Cover image with students throwing moarterboard hats in the air post graduation with the banner words "Post Serverless, Post Kubernetes" across the middle of the image
Cover image with students throwing moarterboard hats in the air post graduation with the banner words "Post Serverless, Post Kubernetes" across the middle of the image
Cover image with students throwing moarterboard hats in the air post graduation with the banner words "Post Serverless, Post Kubernetes" across the middle of the image

Post Serverless, Post Kubernetes

Ant Stanley


7 mins

Feb 20, 2024

There is a human desire for there to be winners and losers, regardless of whether it actually matters or not. I see it with my daughters (4 and 2) who are competing with each other to be first, have more, and “win” against the other in the most trivial things. One must outdo the other. Even if it's who gets dinner first, or in the bath first, one of them must win. Regardless of consequence, there MUST be a winner. For now my youngest is placated by my proclamations of “you’re both first!”, though this strategy may be on its last legs as her grasp of the English language improves.

For the last ten or so years there has been this competition between Serverless and container based approaches to building applications in the cloud. Docker and subsequently Kubernetes has provided a developer friendly way to package and run applications in a portable standardised format without imposing many constraints on developers. It enabled modernization without a significant refactoring of existing code. 

AWS’s Lambda platform ushered in the Serverless era by providing a constrained environment that enabled rapid scalability, whilst creating a cost model aligned with actual usage, and reducing operational overhead. This came with the tradeoff that the constraints imposed by the platform, which unlocked the value, also required varying degrees of refactoring to fully realise the value.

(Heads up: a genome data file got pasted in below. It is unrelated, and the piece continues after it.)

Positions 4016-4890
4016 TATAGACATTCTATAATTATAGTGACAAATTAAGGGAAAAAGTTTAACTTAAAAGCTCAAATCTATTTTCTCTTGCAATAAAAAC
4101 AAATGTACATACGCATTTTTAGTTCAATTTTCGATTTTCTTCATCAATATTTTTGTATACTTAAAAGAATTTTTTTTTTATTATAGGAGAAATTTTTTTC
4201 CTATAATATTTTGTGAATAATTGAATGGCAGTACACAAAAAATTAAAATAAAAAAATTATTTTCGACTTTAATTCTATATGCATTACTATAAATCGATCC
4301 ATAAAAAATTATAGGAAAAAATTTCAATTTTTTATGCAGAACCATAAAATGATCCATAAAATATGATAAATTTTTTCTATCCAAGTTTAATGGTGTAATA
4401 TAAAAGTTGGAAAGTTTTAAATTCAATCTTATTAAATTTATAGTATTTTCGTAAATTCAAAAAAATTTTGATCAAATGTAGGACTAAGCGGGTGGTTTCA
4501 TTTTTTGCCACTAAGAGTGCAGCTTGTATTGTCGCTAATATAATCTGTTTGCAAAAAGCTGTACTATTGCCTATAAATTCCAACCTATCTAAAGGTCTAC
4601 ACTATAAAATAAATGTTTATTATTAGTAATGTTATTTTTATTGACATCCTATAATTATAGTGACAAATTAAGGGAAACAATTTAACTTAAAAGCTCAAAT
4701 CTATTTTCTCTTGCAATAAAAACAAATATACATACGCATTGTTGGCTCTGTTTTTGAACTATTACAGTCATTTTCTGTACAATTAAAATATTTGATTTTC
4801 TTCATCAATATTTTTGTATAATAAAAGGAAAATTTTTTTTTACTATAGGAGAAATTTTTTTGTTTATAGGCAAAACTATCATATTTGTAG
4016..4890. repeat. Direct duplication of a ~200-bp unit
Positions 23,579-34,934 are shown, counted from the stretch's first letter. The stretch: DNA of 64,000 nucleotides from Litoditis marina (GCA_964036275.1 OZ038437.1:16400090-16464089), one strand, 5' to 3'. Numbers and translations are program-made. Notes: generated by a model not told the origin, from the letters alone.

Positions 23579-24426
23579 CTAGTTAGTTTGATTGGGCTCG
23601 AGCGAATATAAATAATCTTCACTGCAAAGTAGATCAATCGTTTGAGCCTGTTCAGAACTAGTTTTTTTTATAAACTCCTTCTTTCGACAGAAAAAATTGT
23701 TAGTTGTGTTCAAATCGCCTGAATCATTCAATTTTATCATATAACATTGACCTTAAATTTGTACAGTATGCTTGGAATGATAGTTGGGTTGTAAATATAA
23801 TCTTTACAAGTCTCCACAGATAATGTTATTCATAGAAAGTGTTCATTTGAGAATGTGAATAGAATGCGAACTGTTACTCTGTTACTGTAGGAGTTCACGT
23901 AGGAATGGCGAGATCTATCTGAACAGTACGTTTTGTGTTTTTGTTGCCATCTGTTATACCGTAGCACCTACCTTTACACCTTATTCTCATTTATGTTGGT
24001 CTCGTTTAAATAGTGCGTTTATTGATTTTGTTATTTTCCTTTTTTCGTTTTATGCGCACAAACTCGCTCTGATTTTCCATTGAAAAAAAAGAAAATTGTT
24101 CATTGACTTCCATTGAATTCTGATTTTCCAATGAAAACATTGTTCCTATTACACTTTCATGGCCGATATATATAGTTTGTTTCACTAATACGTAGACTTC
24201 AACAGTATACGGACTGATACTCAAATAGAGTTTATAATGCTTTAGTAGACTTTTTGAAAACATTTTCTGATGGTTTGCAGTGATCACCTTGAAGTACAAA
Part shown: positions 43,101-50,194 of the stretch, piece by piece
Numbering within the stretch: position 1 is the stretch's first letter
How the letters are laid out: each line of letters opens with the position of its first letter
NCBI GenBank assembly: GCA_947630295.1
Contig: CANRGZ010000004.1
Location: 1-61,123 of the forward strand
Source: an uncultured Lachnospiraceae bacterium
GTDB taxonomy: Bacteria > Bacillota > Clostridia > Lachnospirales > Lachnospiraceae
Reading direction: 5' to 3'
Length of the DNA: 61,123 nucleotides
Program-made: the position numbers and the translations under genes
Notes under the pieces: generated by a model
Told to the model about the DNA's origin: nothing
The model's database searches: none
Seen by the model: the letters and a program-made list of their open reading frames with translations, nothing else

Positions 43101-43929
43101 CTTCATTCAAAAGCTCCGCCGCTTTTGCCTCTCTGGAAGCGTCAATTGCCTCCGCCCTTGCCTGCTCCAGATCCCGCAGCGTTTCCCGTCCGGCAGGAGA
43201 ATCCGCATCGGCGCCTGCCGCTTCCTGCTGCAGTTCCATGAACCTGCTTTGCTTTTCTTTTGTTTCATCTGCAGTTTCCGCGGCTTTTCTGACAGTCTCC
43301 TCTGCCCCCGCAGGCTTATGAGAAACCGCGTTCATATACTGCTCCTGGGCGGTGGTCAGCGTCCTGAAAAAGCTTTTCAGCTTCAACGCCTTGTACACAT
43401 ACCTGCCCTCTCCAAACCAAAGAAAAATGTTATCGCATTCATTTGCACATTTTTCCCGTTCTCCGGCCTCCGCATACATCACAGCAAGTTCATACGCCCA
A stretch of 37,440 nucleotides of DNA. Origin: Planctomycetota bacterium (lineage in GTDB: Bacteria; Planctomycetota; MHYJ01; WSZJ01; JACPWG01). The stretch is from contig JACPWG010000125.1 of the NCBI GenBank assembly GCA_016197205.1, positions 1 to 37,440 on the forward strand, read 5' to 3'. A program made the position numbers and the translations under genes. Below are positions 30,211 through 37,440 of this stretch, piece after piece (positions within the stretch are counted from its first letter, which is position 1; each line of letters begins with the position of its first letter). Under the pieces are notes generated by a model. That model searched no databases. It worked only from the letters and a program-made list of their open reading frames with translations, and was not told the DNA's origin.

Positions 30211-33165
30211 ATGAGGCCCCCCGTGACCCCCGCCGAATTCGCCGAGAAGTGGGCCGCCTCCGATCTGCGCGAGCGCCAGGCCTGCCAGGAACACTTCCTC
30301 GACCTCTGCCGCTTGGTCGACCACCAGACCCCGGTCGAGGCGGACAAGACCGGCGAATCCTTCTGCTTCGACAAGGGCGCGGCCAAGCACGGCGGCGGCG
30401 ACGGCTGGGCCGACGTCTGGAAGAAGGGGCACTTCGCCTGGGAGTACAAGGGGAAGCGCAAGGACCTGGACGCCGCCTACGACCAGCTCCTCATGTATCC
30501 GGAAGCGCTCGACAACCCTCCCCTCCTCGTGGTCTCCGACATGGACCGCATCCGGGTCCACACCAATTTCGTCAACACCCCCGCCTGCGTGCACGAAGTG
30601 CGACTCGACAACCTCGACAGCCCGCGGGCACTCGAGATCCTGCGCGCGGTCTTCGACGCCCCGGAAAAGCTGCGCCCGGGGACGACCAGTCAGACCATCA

These two approaches have been pitted against each other, with the advocates of either approach often being absolute in their backing of one over the other, without acknowledging the tradeoffs. There was a desire for one approach to “win”, without understanding what “winning” actually meant. Surely at some point one side of the divide was going to realise they were being silly and realise there was only one true way?

Over ten years since the announcement of Kubernetes, and almost ten since the announcement of Lamba, both approaches' hype trains are slowing down. All things AI have usurped both as the new thing, as money gets funnelled into the furnace of the AI hype train to capture market and mindshare. Where does that leave these two approaches as we enter a post Serverless, post Kubernetes world?

Out of conference halls and blog posts, real world adoption has always been mixed. It’s very common to see an enterprise adopting both approaches. When you’re looking to modernise your infrastructure without incurring significant development costs containers and Kubernetes offer a compelling solution. When looking to build new systems where there are significant unknowns, tight budgets and a small team, a Serverless approach meets the bill of requirements. Companies like Lego Group or Capital One are two examples among many organisations that have adopted both approaches. 

Like I tell my daughters, they’re “both first”. We have entered a new phase in the evolution of technology, and both these approaches are past the hype.

Post Kubernetes

Modernisation and consolidation use cases have been a staple of Kubernetes implementations. You have a legacy infrastructure estate, mixed between on-premise workloads and cloud infrastructure, with a mix of tools to manage them through varying degrees of automation. In this case Kubernetes makes sense. Consolidation onto a single platform technology with a single set of tooling without a refactor of existing applications will provide significant cost and efficiency benefits.